The Normal Aorta and Changes with Age

  • Mary N. SheppardEmail author


The aorta is the blood vessel responsible for delivering blood from the heart to the systemic circulation. The aortic wall is a highly dynamic and tightly regulated structure that performs sophisticated functions in a unique haemodynamic environment, in addition to serving as a blood conduit from the left ventricle. Regulation of aortic wall homeostasis involves active mechanisms and interactions between its major structural components and specific regulatory pathways. Intrinsic contractile properties, combined with the elastic recoil capacity of the ascending aorta, optimize the shape and propagation of the pulse wave through the vasculature, an important determinant of the efficiency and distribution of blood flow. Active regulation of the size and shape of the aorta has a direct effect on systemic blood volume and pressure. The basic structure of the aorta depends on the interaction of elastic, collage, smooth muscle cells and ground substance. Changes in these lead to alterations in the size and function of the aorta. Age-related changes also occur which lead to stiffening of the aorta leading to an increase in blood pressure which is a feature of advancing age.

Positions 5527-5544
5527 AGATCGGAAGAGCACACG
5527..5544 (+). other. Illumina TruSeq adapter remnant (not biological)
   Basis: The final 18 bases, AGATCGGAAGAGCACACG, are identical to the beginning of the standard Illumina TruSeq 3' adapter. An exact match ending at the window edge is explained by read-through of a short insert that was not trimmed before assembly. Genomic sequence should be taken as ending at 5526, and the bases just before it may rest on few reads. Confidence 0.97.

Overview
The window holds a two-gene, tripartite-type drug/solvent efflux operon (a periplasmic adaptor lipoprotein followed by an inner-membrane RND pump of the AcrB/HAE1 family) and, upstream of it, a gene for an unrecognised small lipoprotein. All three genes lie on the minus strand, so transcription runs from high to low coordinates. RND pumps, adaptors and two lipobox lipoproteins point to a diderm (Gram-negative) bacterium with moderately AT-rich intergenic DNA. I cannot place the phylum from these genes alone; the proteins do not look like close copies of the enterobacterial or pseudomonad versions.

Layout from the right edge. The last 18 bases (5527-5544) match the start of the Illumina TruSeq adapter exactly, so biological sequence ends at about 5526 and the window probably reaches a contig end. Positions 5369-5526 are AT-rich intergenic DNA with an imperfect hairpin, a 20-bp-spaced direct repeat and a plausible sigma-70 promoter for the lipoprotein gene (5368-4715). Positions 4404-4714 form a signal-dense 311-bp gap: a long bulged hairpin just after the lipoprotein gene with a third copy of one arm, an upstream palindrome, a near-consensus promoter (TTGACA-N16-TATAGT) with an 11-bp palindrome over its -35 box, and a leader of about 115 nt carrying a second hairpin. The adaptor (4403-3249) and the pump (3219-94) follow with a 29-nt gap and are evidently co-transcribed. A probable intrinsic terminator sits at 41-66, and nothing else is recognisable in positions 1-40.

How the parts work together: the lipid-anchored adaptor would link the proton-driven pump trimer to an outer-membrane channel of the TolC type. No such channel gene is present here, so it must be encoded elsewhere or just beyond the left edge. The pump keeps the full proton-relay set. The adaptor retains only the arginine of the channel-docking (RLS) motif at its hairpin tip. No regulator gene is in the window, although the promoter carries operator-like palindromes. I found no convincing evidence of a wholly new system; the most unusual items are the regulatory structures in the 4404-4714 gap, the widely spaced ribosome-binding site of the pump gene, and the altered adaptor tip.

Aorta Elastin Collagen Matrix Mucopolysaccharide Smooth muscle cell Intima Media Adventitia Lamellar unit Ageing 


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Copyright information

© Springer-Verlag GmbH Austria, part of Springer Nature 2019

Authors and Affiliations

  1. 1.CRY Department of Cardiovascular Pathology, Cardiovascular Sciences Research Centre, Level 1, Jenner WingSt. George’s University of LondonLondonUK

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